The thought of getting a bell rung at me (especially more than once) is nauseating...:lol:

Thanks everybody!

Andrea_W
Oct. 9, 2009, 10:50 AM
Fix it immediately and smoothly - and after the test, remember that those things happen to everyone, so you're not alone!:)

Sudi's Girl
Oct. 9, 2009, 11:03 AM
Just rode a in a "ride-a-test" dressage clinic, and that was definitely one of my questions. All of your advice so far is correct according to the judge who did my clinic.

However, she said if you pick up the wrong lead and then correct, the best score you're looking at is 4. If you sit there and pretend it's not happening, then the score just drops from there...potentially down to a zero... :)

Hilary
Oct. 9, 2009, 11:19 AM
However, she said if you pick up the wrong lead and then correct, the best score you're looking at is 4. If you sit there and pretend it's not happening, then the score just drops from there...potentially down to a zero... :)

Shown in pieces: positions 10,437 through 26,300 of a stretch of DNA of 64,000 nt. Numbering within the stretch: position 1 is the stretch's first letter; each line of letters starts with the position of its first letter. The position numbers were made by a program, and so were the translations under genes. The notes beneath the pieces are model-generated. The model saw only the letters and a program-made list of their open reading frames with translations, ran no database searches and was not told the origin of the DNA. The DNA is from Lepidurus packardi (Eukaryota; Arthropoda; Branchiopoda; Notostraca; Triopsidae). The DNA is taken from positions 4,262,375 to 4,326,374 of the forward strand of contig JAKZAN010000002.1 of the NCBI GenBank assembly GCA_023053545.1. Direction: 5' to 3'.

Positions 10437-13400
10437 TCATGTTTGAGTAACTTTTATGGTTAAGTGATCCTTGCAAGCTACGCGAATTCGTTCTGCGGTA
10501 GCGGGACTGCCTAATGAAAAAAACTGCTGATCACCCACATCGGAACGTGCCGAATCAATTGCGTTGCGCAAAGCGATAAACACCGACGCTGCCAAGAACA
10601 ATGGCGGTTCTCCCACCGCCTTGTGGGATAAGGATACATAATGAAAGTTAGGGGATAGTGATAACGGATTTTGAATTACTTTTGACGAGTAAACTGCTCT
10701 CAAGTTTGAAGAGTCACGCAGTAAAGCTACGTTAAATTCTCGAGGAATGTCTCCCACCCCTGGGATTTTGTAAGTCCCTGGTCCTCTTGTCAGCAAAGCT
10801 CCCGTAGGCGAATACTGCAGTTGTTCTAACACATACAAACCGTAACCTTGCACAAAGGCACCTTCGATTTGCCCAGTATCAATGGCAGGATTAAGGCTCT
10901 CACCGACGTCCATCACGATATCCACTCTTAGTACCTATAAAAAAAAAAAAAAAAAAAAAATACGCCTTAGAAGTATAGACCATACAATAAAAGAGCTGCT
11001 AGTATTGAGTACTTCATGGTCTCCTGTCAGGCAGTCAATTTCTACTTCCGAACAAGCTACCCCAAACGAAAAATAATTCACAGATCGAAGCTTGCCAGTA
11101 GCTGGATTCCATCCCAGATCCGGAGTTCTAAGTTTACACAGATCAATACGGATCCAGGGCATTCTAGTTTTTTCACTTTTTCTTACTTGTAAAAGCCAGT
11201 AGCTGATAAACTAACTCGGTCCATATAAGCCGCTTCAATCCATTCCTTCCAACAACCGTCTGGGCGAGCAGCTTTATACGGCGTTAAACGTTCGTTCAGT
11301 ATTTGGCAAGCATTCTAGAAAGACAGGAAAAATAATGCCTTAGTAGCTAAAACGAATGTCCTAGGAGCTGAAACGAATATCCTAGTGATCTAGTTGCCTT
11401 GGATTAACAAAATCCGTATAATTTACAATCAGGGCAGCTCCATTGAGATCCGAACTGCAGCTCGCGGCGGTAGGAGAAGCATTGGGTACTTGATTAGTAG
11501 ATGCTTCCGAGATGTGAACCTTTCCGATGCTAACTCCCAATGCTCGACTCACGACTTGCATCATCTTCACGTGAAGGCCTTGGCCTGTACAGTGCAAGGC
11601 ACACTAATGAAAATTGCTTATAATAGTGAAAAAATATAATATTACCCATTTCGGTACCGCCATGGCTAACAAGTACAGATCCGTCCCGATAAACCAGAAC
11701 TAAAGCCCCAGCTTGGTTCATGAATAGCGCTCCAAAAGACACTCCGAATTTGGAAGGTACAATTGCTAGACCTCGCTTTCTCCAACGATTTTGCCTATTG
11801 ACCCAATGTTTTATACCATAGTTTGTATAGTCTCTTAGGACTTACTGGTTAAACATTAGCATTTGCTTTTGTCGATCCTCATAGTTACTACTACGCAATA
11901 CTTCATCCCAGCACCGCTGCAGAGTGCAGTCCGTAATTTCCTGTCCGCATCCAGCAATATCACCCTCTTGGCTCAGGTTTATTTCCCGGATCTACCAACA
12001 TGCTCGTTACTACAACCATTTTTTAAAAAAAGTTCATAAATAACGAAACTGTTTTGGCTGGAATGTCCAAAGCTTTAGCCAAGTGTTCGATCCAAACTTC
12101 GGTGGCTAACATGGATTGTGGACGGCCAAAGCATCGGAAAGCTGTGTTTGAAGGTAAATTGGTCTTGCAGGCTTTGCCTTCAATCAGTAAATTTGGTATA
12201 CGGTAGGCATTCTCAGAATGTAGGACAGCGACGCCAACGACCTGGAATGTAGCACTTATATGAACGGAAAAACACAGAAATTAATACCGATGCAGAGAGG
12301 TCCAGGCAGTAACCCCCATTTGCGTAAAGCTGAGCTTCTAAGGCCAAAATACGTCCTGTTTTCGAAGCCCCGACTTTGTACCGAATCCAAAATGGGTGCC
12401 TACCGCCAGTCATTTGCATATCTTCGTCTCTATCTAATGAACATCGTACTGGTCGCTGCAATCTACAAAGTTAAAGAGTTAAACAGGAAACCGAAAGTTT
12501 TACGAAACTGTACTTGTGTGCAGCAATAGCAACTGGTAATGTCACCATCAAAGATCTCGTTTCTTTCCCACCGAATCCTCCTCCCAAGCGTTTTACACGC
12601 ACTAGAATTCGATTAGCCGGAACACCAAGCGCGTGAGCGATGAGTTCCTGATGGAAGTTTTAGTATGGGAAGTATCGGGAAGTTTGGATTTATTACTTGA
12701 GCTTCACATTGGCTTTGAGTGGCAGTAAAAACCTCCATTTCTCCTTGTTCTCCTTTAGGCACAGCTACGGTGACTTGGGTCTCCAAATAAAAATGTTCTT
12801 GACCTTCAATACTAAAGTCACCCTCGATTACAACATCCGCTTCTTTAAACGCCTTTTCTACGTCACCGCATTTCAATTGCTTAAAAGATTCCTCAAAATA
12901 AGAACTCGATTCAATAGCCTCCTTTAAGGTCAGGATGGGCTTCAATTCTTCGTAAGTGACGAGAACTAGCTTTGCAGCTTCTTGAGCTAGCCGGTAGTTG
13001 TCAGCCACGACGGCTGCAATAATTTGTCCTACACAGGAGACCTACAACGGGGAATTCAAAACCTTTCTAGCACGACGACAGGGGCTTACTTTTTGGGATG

I think that would be when the score is for just the transition, but lots of the lower level test combine the transition with the circle or at least some of the canter work.

I have blown leads and recieved a 5 when the transtion and the next movement were scored as one.

And sometimes the judge happens to sneeze and misses it entirely, so yes, the best option is to fix it as quickly and smoothly as possible.

Sudi's Girl
Oct. 9, 2009, 11:23 AM
I think that would be when the score is for just the transition, but lots of the lower level test combine the transition with the circle or at least some of the canter work.

I have blown leads and recieved a 5 when the transtion and the next movement were scored as one.

And sometimes the judge happens to sneeze and misses it entirely, so yes, the best option is to fix it as quickly and smoothly as possible.

That sounds correct.:)

Highflyer
Oct. 9, 2009, 07:11 PM
It's almost worse when you make an error and they don't whistle you! A couple of weeks ago, I started to ride Training A. Went up the center line, turned left, started to ride the 15 meter circle, realized I was supposed to be doing B, which starts to the right, looked at the judge--nothing. So I ended up riding Training B, BACKWARDS. I am massively dyslexic as it is. That was hard. My poor horse--he must think I'm crazy! :lol: